SFIA can be used to design and validate proposed organisation designs and target operating models. Using SFIA for position/role analysis and skills mapping provides a quick cross-check and an effective bottom-up review of the scope of the positions in the organisation design. The SFIA levels of responsibility help optimise spans of control and the number of organisational levels. Generic, SFIA based, profiles are a significant enabler of organisational agility. They allow operating models and organisation designs to flex and change without needing to be re-written.
SFIA does not assume specific operating models or organisation structures. It is equally effective in enabling agile, collaborative, working practices as it is for functional, hierarchical or process-driven models.
Creating job descriptions and role profiles
SFIA-based role profiles, job descriptions and skill profiles are probably the most common use of SFIA in organisations. Context is important in the use of any framework, and it is crucial to understand the organisation’s needs rather than simply use the skills in an isolated manner to form a single job description or role profile. The specific mix will be different from one organisation to another.
SFIA aligned job descriptions and role profiles are useful and popular for many reasons.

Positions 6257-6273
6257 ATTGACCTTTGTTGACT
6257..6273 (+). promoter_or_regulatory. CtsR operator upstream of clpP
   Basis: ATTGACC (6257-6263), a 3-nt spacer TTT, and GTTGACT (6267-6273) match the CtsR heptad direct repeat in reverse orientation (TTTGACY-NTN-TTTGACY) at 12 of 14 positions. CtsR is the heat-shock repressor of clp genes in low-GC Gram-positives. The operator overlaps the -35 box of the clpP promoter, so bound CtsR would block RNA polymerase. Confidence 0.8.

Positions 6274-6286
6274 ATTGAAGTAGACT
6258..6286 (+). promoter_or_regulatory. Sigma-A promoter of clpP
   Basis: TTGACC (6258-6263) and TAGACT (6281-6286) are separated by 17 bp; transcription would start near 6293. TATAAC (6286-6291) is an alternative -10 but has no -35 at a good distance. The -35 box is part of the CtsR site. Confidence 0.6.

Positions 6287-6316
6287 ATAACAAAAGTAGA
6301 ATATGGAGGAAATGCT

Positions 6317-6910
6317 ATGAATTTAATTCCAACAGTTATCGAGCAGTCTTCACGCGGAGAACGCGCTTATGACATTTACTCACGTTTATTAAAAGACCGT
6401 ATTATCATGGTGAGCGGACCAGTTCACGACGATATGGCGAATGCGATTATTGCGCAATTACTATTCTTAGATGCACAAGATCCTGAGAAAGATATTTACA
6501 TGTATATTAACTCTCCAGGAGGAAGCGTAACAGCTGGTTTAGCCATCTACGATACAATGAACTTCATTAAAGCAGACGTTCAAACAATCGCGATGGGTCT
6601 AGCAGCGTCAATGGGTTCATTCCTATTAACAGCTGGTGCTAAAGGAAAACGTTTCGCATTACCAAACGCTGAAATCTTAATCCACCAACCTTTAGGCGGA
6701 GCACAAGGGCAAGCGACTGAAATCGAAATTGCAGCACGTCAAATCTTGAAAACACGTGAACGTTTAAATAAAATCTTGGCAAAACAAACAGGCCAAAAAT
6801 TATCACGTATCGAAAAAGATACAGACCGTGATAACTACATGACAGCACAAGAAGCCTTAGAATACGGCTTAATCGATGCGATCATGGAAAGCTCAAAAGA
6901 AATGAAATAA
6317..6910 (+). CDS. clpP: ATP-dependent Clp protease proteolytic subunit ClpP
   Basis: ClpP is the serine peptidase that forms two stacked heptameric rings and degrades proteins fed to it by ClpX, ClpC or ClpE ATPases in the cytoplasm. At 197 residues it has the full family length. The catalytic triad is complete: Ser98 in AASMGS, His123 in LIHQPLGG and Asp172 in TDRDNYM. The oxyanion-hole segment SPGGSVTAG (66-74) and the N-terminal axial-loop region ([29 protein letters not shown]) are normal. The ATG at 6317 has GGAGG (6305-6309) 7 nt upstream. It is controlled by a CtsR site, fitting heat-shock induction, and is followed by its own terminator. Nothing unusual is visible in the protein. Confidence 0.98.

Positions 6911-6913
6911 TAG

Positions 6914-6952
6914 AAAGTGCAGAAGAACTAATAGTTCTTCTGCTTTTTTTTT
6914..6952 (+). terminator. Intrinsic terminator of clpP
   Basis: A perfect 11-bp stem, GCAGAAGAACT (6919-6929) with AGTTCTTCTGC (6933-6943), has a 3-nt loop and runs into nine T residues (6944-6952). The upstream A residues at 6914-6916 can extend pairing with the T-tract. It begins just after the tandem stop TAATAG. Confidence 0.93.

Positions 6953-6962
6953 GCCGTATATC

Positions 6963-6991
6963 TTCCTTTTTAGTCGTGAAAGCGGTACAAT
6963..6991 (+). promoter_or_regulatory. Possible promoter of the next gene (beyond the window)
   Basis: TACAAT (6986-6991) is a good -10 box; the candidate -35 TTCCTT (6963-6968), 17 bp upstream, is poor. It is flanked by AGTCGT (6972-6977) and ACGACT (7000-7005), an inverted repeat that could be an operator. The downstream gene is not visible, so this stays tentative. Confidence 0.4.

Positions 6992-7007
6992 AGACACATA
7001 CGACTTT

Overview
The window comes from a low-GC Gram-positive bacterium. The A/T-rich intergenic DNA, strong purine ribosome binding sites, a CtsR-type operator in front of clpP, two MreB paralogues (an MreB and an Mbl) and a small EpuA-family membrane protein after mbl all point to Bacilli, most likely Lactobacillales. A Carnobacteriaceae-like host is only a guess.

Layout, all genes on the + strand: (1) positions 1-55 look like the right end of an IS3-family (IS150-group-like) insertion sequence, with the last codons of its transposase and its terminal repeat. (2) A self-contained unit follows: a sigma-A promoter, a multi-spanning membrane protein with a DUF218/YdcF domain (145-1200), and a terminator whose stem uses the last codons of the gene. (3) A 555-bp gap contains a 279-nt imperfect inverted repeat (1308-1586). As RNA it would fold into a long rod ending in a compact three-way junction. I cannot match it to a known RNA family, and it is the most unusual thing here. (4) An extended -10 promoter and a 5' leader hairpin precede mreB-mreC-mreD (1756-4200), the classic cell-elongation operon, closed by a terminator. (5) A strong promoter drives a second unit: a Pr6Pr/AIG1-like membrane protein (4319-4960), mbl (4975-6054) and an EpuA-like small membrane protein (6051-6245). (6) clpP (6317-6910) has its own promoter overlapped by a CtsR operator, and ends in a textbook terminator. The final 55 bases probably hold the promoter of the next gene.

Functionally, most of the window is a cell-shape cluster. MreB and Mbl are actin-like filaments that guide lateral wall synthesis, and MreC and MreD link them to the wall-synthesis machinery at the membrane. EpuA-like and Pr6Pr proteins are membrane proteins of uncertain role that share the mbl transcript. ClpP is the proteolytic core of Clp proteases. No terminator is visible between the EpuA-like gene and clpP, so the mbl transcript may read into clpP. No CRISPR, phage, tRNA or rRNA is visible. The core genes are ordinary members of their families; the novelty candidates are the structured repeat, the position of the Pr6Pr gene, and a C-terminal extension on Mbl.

- They can support the complete skills management cycle.
- They provide clarity to enable productivity and performance to match expectations
- They reduce business risk by increasing the chances of recruiting and developing individuals with the required skills, at the right level. This is positive for both the organisation and the individual and reduces the costs of churn, when individuals feel ‘the job is not what they thought it would be’, or the organisation discovers the individual has not got the right set of skills to do the job effectively.
Many organisations streamline this process by recognising standard combinations of skills. These are typically called Role Profiles or Professional Profiles. To apply SFIA appropriately, it is helpful to be clear on the relationship between skills, roles, and jobs.